Residents of the Poquonnock Bridge Fire District voted Wednesday night to expand the board of directors from five members to nine and to elect four new members, a move that could change taxes in the future and the district itself.
Members voted 112 to 55 to expand the board of directors.
“The mill rate here is the highest in the town," said Board Member Nancy Beckwith of what was driving the vote. "It’s becoming very difficult to control because of the salaries.”
Groton that provide fire protection and emergency services to the residents of the districts they cover. Poquonnock Bridge is the largest of the nine, and is a career fire department, so it has paid staff rather than volunteers.
It charges a tax rate of 5.9 mills to residents, the highest tax rate of the nine districts. The current operating budget is just over $4.6 million.
The district elected these four members to serve a term beginning Aug. 1 and ending June 30, 2013: Randy Ackley, Peter Legnos, Ron Yuhas and Alan Ackley.
“We’ve always felt that greater taxpayer oversight is certainly better than less,” said Alan Ackley, a former board director who was re-elected Wednesday. “There’s no reason why our tax rates have to be so out of line compared to the people who live in other districts.” He said the discrepancy must be corrected.
“That’s what we’re looking to achieve, and we will achieve it,” he said.
Ackley said the district recently signed a contract with firefighters' union that would have a substantial impact on district costs. The terms of that agreement were not available Wednesday night.
Members have also discussed asking the town to take over the fire district and make it a town department.
Chris Clark, president of the board for the Poquonnock Bridge Fire District, said he spoke to the town manger recently and believes turning the district over to the town would increase costs, not reduce them.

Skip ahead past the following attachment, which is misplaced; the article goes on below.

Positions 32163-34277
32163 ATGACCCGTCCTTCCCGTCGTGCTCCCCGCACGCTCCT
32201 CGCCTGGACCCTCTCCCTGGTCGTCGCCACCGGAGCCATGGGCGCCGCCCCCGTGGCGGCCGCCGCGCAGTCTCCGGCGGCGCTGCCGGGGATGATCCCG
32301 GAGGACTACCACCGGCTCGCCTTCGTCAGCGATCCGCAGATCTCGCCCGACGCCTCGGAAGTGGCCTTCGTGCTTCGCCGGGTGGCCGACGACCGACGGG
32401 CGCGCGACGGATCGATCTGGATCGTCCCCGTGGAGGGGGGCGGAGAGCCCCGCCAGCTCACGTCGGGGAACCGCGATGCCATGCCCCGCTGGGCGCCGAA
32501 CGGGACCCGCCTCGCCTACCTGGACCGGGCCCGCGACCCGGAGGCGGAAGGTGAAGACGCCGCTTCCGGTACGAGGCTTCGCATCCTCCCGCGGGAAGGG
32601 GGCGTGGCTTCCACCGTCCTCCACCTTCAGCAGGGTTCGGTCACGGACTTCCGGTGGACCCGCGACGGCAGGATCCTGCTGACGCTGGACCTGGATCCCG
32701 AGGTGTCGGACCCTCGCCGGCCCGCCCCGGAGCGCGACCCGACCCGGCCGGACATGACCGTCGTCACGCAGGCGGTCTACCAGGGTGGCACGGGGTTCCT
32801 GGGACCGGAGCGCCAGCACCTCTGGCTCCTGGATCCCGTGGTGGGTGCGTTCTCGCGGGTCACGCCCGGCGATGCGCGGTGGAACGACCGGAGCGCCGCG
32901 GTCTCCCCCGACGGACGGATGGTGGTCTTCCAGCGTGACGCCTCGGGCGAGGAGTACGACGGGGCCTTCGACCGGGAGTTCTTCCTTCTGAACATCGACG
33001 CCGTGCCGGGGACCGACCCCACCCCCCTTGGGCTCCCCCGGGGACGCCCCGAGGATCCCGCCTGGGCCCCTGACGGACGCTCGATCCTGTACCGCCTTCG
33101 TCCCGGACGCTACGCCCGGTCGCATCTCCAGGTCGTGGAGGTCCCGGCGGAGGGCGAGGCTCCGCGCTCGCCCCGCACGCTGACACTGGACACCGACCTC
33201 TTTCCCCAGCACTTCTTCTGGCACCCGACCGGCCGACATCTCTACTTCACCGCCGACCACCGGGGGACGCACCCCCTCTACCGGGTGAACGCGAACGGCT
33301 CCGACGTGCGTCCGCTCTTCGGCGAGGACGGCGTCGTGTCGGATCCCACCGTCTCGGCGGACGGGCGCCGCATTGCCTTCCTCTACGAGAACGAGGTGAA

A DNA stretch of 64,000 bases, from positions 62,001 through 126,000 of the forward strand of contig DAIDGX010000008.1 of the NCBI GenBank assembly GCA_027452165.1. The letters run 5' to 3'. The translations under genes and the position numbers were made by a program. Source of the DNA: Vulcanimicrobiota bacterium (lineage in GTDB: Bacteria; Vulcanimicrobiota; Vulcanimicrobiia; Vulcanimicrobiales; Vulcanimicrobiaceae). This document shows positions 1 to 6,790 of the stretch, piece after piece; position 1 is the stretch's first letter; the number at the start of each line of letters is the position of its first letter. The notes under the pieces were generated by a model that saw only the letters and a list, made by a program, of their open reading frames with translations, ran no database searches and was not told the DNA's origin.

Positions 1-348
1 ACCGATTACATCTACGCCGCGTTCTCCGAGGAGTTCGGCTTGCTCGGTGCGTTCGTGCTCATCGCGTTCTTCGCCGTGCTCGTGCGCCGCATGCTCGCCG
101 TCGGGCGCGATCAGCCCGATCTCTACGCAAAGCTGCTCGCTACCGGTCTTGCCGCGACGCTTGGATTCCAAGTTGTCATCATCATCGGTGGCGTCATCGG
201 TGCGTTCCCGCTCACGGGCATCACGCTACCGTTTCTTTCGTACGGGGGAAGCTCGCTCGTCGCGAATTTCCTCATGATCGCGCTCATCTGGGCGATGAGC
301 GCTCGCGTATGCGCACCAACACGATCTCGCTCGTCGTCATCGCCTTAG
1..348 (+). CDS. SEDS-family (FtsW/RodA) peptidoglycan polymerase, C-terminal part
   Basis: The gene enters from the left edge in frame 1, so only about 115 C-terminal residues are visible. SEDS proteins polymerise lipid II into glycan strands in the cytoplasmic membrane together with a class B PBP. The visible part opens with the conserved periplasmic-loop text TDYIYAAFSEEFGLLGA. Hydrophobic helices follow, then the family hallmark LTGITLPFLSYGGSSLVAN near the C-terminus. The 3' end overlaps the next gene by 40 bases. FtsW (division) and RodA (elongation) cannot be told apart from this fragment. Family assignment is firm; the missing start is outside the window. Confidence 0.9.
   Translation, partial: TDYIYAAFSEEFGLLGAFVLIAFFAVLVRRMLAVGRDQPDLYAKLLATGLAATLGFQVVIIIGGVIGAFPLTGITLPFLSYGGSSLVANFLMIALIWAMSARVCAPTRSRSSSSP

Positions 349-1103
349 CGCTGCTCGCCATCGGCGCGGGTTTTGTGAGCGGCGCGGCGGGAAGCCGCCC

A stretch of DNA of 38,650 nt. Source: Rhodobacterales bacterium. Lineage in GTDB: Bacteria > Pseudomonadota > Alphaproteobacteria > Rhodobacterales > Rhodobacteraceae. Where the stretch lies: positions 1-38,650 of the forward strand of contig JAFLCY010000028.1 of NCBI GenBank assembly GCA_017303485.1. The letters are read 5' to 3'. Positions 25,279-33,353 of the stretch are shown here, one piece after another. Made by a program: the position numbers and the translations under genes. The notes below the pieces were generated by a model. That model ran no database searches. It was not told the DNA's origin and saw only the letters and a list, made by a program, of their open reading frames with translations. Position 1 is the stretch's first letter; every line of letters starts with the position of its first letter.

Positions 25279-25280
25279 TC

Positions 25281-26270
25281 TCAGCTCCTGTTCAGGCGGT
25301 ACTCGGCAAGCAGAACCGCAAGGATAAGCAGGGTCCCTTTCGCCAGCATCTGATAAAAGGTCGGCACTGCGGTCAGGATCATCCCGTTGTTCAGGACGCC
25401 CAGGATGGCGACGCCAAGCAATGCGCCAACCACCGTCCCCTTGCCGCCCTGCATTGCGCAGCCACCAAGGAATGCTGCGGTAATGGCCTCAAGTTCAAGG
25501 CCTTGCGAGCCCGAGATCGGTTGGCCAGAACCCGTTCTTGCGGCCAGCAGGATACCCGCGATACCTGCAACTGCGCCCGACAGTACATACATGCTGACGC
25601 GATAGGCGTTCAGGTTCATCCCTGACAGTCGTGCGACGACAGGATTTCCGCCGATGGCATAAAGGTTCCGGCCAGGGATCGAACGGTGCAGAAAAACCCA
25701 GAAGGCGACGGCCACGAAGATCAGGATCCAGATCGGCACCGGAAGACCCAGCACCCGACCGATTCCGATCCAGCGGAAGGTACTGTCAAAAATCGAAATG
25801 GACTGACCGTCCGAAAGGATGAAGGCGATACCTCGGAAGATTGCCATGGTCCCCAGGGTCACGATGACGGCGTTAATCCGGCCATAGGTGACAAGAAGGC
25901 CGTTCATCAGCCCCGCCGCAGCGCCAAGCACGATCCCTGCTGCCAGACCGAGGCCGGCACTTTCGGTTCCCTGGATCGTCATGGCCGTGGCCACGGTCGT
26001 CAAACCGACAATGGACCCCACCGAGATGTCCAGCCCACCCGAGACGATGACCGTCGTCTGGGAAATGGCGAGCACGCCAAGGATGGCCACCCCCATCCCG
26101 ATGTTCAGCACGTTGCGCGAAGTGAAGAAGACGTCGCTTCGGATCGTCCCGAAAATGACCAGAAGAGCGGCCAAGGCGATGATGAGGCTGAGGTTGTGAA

Clark said Poquonnock Bridge would have to pay additional human resources and insurance costs, yet would still have to maintain its staff.
“The payroll will still be the same, we’re still going to need fuel… I don’t know where this cost savings is going to be generated,” he said.
Poquonnock Bridge has a minimum staff of five firefighters at any given time, which is not enough to handle a fire without mutual aid, Clark said. Under rules of the Occupational Health And Safety Administration, firefighters must enter a burning building two at a time, with two remaining outside, Clark said.
That’s not enough to do everything that needs to be done, he added. “You don’t have enough firefighters to search for victims, fight the fire, ventilate the building,” he said. “You need backup.”
In addition, he said Poqunnock Bridge’s ladder truck has been out of service for nine months, so if it needs this equipment, it must call Groton City.
Clark said despite the argument that Poquonnock Bridge taxpayers support other volunteer districts with career firefighters at greater cost, the reality is that mutual aid calls are 2-1 in the other direction, he said.
The Town Council’s public safety committee recently said it would not consider consolidating the fire district into a town departments without a request from the fire district itself.